Special Soil Designations     523
Land Evaluation     524
Data Interpretations for Soil Uses     529
Controlling Land Use     534
Summary     539
Questions     540
For Further Study     540
Greenhouse Soils and Soilless Culture     541
Preview and Important Facts     541
Root Media     542
Root Media Mixes     545
Pasteurization of Media     547
Watering     548
Fertilizing     549
Soil and Tissue Testing     550
Hydroponics: Solution Culture      551
Summary     555
Questions     557
For Further Study     557
Appendix A     559
Appendix B     564
Glossary     567
Index     591

Preface

PREFACE:

Preface

The guiding purpose behind revisions for this 9th edition was to update and streamline the book without losing the thoroughness and readability it inherited from the senior author. Changes in content reflect the recent changes in soil taxonomy, the wealth of information in new on-line databases, and the strong interest in soil quality and sustainability. Dozens of new photos, figures, and tables have been added. An even larger number of older ones have been updated or eliminated. The resulting text is leaner (with fewer pages overall) and greener (placing greater emphasis on environmental integrity). More of the popular soil-related human interest stories have been included—for example: how political pressures threaten the family farm, how soil conditions affect cemeteries in New Orleans, and why a fungus in a Michigan forest should be counted among the world's largest organisms. Various sites on the Internet are referenced for readers seeking additional information. The tremendous value of these sites seems to outweigh the danger that their ephemeral nature may leave them inaccessible within a short time. As with previous editions of the book, this edition was written for students of agricultural and environmental sciences, preferably in the middle years of their undergraduate college experience. I sincerely hope that students and instructors find the book to be both functionally useful and intellectually engaging. Please e-mail your comments to duane.gardiner@tamuk.edu.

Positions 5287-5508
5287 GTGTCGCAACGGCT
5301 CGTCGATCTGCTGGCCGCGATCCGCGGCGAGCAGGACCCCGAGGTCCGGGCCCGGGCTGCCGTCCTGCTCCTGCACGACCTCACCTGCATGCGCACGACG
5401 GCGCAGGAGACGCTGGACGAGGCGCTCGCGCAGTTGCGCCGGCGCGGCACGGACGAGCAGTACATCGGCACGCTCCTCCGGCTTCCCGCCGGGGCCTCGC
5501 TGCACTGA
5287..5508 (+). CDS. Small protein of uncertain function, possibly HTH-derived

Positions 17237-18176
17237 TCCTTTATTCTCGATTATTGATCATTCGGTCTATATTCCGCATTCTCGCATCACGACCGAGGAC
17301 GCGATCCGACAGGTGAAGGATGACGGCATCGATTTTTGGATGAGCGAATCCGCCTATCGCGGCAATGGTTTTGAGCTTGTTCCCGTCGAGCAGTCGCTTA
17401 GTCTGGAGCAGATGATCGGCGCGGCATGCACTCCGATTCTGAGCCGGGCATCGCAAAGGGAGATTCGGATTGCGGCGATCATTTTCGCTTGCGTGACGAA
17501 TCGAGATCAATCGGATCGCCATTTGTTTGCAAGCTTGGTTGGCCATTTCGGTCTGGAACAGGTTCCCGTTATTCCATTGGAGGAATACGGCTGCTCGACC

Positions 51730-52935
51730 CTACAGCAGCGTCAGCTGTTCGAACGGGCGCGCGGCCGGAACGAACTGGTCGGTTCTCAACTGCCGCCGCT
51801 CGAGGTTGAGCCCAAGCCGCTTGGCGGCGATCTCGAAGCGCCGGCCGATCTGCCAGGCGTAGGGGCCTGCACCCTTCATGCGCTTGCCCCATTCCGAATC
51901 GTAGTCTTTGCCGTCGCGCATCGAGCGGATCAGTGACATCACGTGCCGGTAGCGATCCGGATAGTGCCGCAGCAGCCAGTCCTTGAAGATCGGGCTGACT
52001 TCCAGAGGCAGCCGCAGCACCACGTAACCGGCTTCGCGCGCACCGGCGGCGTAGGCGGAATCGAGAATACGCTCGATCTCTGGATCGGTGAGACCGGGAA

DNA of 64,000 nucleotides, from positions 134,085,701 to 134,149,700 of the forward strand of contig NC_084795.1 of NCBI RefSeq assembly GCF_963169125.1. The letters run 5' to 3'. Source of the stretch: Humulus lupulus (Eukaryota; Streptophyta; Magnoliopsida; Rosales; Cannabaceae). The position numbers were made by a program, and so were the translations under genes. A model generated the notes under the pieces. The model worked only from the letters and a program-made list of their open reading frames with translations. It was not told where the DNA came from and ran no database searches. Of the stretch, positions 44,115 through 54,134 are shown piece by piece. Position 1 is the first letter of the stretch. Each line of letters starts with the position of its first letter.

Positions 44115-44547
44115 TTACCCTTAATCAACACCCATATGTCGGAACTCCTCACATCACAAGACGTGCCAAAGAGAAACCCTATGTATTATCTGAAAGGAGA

A special "thank you" is extended to the following reviewers for their valuable feedback and suggestions:

Kenneth Barbarick, ColoradoStateUniversity
Del Dingus, Cal Poly-San Luis Obispo
Dennis McCallister, University of Nebraska, Lincoln
Thomas McIntosh, University of Wisconsin, Green Bay
Dan Ross, Kent State University

Duane T. Gardiner